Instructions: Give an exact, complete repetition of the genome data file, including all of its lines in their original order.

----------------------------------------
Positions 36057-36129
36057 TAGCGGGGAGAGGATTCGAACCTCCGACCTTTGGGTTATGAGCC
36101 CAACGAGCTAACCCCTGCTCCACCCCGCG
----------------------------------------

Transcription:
Positions 36057-36129
36057 TAGCGGGGAGAGGATTCGAACCTCCGACCTTTGGGTTATGAGCC
36101 CAACGAGCTAACCCCTGCTCCACCCCGCG